Late last month here on the blog I alerted you to an exhibit of Islamic art being displayed until April 27 next year at the Nelson-Atkins Museum of Art in Kansas City.
I hadn't had a chance to see "Echoes: Islamic Art & Contemporary Artists" until this past weekend, and now I can report that it's well worth the trip, though the exhibit is not extensive and for some reason curators have split it up between two spaces, which makes it sort of inconvenient.
Well, three spaces if you count the "Pakistani Cargo Truck Initiative," which you should, and which you see in the photo above. The photo at left shows a close up of one of the panels on the truck, seen in the photo below right.
The truck was the project of a Kansas City artist named Asheer Akram, and a sign near the truck explaining it says it is "his version of the brightly adorned commercial trucks that are iconic of modern Pakistan."
When the truck isn't on display as an art installation it will be used as a mobile classroom.
But up close you realize it's made up of hundreds of tiny photographs.
Of the process of butchering animals at a halal butchery in Lahore, Pakistan. Nearby is a video in which the artist, Rashid Rana, born in 1968 in Pakistan, explains that assembly line slaughter was difficult for him to watch, but eventually he became desensitized to it, the way humans can become desensitized to other kinds of violence.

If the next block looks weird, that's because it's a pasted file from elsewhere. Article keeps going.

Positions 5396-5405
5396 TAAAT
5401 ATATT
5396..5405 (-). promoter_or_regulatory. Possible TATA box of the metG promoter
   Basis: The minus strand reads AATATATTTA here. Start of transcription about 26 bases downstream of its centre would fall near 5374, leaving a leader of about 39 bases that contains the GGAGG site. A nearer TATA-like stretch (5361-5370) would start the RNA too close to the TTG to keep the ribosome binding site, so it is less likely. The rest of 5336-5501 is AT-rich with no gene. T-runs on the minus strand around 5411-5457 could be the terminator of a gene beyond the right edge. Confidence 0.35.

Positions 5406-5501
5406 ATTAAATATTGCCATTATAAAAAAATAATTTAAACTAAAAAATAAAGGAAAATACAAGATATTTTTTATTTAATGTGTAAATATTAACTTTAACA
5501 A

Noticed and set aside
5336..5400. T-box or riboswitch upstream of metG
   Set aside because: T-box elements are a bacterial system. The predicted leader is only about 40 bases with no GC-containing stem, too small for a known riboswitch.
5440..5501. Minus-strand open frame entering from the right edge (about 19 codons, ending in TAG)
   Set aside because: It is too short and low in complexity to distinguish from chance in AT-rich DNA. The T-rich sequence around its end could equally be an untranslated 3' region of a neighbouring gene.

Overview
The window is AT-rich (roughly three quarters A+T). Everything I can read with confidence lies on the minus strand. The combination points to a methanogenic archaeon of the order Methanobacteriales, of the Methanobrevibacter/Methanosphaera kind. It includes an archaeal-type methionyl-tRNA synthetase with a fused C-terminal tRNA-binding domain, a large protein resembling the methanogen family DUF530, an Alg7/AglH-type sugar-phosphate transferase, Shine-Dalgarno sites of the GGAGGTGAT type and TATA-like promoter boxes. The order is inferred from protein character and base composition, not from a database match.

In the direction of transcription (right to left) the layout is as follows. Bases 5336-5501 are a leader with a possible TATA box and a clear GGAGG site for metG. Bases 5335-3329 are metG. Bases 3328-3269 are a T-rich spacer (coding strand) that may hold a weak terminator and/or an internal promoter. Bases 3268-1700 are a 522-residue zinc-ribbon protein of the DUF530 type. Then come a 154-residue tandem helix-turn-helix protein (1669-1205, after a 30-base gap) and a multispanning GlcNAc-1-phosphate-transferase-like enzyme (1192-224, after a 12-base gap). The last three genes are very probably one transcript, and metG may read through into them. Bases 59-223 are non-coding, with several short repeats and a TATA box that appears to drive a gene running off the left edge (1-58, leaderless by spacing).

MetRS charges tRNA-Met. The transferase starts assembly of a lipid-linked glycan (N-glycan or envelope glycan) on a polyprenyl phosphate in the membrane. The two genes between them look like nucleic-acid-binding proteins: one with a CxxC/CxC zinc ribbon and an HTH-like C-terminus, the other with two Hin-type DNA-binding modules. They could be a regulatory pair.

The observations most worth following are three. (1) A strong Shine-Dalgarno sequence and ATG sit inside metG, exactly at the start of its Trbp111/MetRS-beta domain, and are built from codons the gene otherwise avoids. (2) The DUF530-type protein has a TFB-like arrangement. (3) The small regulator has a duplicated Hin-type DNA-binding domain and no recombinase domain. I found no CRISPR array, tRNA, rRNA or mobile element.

Indeed, on the day he shot the photos he used for this piece, former Pakistani prime minister Benazir Bhutto returned to Pakistan and a suicide bomber killed about 150 people, though on this date Bhutto herself escaped, only to be assassinated later.
I'm no expert on any kind of art, Islamic or otherwise, but what especially engages me in my limited exposure to Islamic art is the detail, the tiny figures often woven into the work.
At any rate, have a look at the exhibit and tell me if something strikes you more than "Red Carpet 3."
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STICKING UP FOR FAITH
Here's a good word for religion from someone who easily could have walked away from it because of the destructive things he witnessed within a religious community as a young man. If you find that religion is mostly about rules and mostly about being against this or that, you can be pretty sure it's out of balance.